Archive for June, 2012

It’s going to be a while

June 29, 2012

I know every little bit is supposed to add up … but the gap is simply too big for a bandaid to fix.

Contracts with the city’s nonsafety unions are expected to produce $873,000 in pension and benefit savings over the lives of those contracts, while increased pension contributions from police and firefighters are expected to save the city $578,400 over three years.

Annual financial reports released by the city show that Alameda’s unfunded pension liabilities more than doubled between 2002 and 2008, from $36.3 million to a little over $74 million. The city’s most recent consolidated annual financial report shows the city with nearly $95 million in unfunded pension liabilities in 2010.

And there’s this kicker:

Alameda has 558 current employees enrolled in its two retirement plans and 763 receiving retirement benefits, Assistant City Manager Lisa Goldman said, or 0.73 active employees paying into the system for every retiree taking benefits.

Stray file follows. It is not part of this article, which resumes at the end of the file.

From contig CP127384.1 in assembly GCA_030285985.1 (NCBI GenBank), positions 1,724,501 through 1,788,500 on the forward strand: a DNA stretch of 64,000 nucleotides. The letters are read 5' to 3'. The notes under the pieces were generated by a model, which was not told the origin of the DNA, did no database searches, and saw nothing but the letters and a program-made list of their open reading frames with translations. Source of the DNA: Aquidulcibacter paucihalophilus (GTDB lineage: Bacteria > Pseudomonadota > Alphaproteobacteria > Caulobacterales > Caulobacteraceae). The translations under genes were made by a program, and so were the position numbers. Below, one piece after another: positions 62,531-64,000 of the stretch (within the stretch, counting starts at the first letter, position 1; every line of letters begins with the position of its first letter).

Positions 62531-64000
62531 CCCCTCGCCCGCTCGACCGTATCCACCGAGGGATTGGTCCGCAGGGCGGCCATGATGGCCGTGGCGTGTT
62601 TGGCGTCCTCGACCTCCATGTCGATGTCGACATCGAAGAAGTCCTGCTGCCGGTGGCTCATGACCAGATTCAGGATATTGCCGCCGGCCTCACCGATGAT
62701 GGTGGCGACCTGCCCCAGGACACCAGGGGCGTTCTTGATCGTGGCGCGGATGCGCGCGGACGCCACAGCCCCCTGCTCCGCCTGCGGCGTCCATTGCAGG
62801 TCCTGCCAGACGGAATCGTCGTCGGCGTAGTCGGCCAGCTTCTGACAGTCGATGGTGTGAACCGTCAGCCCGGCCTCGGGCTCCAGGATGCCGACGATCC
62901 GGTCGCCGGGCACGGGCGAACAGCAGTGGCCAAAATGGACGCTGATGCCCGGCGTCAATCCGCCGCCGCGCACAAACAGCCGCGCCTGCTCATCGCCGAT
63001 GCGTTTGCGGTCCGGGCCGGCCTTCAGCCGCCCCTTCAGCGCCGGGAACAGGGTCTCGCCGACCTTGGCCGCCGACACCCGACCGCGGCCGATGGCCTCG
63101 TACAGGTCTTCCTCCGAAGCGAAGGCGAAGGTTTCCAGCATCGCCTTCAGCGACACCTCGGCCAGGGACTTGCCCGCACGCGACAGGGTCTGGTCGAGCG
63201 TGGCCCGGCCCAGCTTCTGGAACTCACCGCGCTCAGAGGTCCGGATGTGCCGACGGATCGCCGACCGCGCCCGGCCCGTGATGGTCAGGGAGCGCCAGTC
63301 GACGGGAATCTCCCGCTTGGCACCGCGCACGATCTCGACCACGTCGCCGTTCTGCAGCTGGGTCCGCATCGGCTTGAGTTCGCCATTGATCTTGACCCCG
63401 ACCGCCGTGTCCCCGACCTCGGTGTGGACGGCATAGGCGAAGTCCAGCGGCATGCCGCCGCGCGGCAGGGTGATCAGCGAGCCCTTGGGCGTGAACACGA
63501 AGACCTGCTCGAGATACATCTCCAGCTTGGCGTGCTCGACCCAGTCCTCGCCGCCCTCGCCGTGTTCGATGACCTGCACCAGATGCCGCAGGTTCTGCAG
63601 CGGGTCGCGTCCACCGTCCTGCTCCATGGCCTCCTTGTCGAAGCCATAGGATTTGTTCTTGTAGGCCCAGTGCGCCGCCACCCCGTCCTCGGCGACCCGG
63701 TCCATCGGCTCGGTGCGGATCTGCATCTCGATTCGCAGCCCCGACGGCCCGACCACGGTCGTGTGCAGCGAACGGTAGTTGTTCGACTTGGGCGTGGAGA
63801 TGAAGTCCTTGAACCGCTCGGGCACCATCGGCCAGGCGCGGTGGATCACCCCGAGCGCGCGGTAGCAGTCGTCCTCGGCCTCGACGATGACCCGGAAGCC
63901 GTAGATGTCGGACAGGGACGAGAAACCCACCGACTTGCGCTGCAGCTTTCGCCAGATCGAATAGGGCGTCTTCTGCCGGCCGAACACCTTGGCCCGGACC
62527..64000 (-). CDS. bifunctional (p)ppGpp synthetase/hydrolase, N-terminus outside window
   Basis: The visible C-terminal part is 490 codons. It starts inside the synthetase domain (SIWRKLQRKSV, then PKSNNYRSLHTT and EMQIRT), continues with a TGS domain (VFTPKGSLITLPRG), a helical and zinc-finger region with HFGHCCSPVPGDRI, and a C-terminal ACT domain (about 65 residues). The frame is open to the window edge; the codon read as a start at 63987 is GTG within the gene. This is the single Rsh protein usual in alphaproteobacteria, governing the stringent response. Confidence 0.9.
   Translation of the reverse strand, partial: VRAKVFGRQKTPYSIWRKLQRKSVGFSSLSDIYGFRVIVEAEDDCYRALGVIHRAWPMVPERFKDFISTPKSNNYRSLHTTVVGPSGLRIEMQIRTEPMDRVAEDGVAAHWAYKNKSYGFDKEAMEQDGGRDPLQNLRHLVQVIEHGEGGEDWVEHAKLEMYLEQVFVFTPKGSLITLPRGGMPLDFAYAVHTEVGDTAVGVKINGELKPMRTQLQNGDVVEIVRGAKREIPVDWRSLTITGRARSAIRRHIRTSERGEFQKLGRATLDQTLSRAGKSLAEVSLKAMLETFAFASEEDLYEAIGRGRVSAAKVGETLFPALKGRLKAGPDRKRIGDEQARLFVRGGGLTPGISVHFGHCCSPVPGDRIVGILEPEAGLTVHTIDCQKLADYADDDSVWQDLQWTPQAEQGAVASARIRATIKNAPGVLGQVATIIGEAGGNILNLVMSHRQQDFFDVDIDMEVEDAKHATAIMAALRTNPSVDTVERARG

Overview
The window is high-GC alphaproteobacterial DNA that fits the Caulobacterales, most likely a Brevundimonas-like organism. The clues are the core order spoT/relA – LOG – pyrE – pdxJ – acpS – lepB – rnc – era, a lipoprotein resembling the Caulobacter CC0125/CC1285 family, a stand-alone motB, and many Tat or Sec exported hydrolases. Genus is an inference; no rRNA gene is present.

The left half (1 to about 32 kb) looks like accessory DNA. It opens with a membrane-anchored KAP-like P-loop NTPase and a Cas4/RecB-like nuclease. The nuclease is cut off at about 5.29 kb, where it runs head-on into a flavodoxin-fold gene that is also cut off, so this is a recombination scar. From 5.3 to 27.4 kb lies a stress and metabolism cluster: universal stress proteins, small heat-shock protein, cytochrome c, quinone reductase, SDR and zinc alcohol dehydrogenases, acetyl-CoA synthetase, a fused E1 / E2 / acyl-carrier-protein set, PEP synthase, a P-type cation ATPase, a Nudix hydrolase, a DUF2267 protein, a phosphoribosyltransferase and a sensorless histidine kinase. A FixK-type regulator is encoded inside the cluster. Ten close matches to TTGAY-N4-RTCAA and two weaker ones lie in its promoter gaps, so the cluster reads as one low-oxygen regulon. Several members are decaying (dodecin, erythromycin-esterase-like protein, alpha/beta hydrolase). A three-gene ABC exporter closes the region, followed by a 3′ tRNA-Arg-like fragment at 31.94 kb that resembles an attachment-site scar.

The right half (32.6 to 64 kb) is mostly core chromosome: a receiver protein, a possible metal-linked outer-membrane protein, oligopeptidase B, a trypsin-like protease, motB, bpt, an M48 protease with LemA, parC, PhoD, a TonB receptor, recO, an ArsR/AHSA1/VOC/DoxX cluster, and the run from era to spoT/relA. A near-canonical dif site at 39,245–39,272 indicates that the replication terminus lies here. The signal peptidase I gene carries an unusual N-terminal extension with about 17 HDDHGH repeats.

With No Vote, Taxpayers Stuck With Tab on Bonds

June 28, 2012

Title says it all … something to watch out for.

Surprised local taxpayers from Stockton, Calif., to Scranton, Pa., are finding themselves obligated for parking garages, hockey arenas and other enterprises that can no longer pay their debts. Officials have signed them up unknowingly to backstop the bonds of independent authorities, the special bodies of government that run projects like toll roads and power plants. The practice, meant to save governments money, has been gaining popularity without attracting much notice, and is creating problems for a small but growing number of cities.


Target at Alameda Landing

June 18, 2012

Coming soon …

Measure C defeated

June 11, 2012

Can’t say I’m disappointed to see this go down in flames. If there was anything that captured the pandering attitude of the Council, this is the best example. I’m surprised they didn’t add a new kitchen sink to the long list of projects that were being considered for funding.

Compare this to what the San Jose and San Diego city councils have achieved:

Residents of San Diego and San Jose voted overwhelmingly to cut the pension benefits they give city workers. And they did so in a way governments traditionally avoid: moving to cut not just the benefits of future hires, but also those of current city workers, whose pensions generally have much stronger legal protections than those of private-sector workers.

Is it too much to ask the Council to address critical issues such as pension benefits as a priority?